This is the kind of book that gives humanism a good name! Delightfully easy to read, and appropriately sensible about the limitations of postmodernism, Norman and I agree around 99% of the time. For example, with my emphases:
…The primary problem for moral motivation, I suggest, is not the problem of selfishness but the problem of partial altruism. What all too often drives people to do terrible things is a limited devotion to particular individuals or a particular group. The gangster is driven by a cade of vendetta to carry out killings for the sake of the honour of his own gang. Besotted lovers will kill for the sake of those they love. The most ruthless and thuggish thieves and murderers will kill anyone who threatens their kids. On a larger scale, fanatics will commit appalling acts of war and terrorism, killing thousands for the sake of their political cause or their religion or their nation. Suicide bombers may be terrifying, but the problem is not their selfishness, and if they were more selfish we might have less reason to be terrified.
As it stands, that is no great comfort. It does not give us reason to be sanguine about the prospect of people behaving well. It does however help us to get clearer about the nature of the problem. The examples of ruthlessness and fanatical behaviour to which I have referred are themselves confirmation of the claim I made earlier in this chapter — that human beings are social beings, who need to identify themselves with others. And it is these characteristics, I have argued, that give us at least the potential to be moral beings.
This gives us some hope. The fact of human nature which is the problem for moral motivation is also, at least potentially, the solution. Most human beings are capable of imaginative identification with others, of sensitivity to the joys and sufferings of others, and of being moved by that awareness. That is, potentially, a capacity to be moved by the joys and sufferings of anyone, but most human beings live within a narrow circle. The only antidote, therefore, is that of a wider experience. It is when we encounter the ‘other’, and recognise that he or she, whom we had excluded as less than fully human, as an alien outsider whom we had stereotyped as ‘the enemy’ or ‘the infidel’ or ‘the savage’, is a human being like oneself, that moral insight dawns…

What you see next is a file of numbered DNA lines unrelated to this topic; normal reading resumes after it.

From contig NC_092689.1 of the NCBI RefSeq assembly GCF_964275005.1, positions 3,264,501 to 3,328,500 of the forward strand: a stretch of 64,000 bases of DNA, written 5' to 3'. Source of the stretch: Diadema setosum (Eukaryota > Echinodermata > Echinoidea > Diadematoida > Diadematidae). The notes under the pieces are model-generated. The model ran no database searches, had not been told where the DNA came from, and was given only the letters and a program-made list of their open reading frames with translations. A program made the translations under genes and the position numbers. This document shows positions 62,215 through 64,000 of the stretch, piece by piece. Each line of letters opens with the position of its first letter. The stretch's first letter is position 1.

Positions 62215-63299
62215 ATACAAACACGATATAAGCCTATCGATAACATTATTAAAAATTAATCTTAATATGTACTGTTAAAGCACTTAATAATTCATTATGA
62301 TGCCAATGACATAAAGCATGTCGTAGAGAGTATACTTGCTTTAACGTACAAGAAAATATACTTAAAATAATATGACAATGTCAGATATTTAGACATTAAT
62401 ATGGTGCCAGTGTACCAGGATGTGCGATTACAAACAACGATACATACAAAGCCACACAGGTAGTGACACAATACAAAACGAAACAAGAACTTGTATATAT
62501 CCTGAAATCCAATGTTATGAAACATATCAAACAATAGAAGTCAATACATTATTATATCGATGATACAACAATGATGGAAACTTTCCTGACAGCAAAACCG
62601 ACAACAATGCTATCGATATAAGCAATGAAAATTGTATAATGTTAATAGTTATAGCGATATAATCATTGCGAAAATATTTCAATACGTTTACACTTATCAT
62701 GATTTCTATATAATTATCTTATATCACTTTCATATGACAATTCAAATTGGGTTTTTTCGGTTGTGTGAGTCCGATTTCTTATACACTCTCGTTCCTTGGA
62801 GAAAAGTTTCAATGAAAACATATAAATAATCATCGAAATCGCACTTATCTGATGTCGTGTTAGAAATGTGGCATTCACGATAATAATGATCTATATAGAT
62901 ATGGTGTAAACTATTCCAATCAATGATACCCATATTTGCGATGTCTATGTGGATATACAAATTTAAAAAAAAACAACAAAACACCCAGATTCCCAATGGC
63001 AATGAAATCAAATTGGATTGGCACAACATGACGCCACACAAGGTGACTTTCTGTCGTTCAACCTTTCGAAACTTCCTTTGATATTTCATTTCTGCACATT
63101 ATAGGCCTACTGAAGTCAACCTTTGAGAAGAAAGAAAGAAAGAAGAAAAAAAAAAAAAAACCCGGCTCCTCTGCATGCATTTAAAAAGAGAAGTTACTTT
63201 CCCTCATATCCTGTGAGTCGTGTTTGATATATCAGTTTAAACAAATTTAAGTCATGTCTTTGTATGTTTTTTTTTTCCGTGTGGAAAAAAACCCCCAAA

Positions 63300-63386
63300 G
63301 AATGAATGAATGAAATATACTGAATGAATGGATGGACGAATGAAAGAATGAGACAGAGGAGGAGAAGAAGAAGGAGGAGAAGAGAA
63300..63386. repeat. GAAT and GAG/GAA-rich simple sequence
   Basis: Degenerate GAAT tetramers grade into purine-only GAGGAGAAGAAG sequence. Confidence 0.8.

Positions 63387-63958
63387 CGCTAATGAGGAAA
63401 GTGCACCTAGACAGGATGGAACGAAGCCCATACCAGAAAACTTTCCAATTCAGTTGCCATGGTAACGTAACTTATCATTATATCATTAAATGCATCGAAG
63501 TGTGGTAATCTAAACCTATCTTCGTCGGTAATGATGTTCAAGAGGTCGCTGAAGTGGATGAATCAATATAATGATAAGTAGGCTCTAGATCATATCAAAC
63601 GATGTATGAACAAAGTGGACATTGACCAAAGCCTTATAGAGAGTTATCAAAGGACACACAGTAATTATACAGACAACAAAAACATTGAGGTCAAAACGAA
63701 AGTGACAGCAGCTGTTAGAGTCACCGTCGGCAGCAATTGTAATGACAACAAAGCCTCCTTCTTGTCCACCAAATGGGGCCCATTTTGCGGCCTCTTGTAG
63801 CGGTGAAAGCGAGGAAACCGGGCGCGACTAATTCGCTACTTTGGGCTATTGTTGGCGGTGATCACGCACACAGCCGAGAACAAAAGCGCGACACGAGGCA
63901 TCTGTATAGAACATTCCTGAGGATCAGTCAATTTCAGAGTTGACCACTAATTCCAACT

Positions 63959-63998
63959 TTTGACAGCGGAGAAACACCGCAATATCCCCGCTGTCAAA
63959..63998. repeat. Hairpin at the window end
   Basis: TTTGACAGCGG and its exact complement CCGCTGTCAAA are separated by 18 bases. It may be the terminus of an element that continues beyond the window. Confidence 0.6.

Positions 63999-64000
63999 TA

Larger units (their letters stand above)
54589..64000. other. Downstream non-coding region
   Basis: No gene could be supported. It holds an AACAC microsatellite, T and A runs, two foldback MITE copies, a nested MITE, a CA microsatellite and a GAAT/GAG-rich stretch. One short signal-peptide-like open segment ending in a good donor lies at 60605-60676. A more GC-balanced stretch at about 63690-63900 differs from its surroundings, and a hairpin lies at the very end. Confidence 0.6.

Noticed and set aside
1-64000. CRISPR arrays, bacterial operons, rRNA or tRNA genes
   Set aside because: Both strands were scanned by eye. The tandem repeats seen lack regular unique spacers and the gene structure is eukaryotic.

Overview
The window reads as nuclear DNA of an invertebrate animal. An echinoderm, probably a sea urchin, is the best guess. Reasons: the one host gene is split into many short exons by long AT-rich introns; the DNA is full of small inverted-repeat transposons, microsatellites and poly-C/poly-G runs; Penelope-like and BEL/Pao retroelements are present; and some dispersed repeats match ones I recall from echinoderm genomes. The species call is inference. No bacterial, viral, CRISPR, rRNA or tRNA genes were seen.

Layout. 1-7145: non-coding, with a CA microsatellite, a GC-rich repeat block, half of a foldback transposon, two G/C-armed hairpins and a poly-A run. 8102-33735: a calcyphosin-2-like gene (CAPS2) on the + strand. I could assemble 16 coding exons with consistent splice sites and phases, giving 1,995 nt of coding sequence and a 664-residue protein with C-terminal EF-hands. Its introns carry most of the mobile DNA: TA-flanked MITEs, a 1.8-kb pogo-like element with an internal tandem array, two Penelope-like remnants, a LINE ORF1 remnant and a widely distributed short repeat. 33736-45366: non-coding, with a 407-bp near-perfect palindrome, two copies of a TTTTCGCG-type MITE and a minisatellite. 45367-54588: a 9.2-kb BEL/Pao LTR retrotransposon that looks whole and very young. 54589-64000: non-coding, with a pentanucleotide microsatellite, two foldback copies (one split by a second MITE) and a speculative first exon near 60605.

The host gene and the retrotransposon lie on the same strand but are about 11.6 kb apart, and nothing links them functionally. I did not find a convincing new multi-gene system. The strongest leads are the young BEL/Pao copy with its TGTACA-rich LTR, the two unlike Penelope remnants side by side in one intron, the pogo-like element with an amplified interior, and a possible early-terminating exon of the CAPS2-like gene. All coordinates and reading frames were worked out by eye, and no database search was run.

And yes, he ably defends the concept of “human nature” elsewhere in the book without surrendering to either crude absolutism or cultural imperialism.
One more snippet, on relativism, properly understood:
…Because of the confusing ambiguity of the term I would prefer not to call this ‘relativism’. (The term ‘situationalism’ has sometimes been used as a better way of referring to such a position.) However, if that is what is meant by it here, then relativism is something we should embrace. Life is complex, and to ignore the complexity is not an admirable adherence to moral absolutes, it is morally irresponsible.
Along the way Norman is also a considerable literary critic, particularly in reference to Primo Levi, Virginia Woolf, and Graham Swift (Waterland, which I now want to read).
This is a very fine book indeed. See Rob Wheeler reviews On Humanism.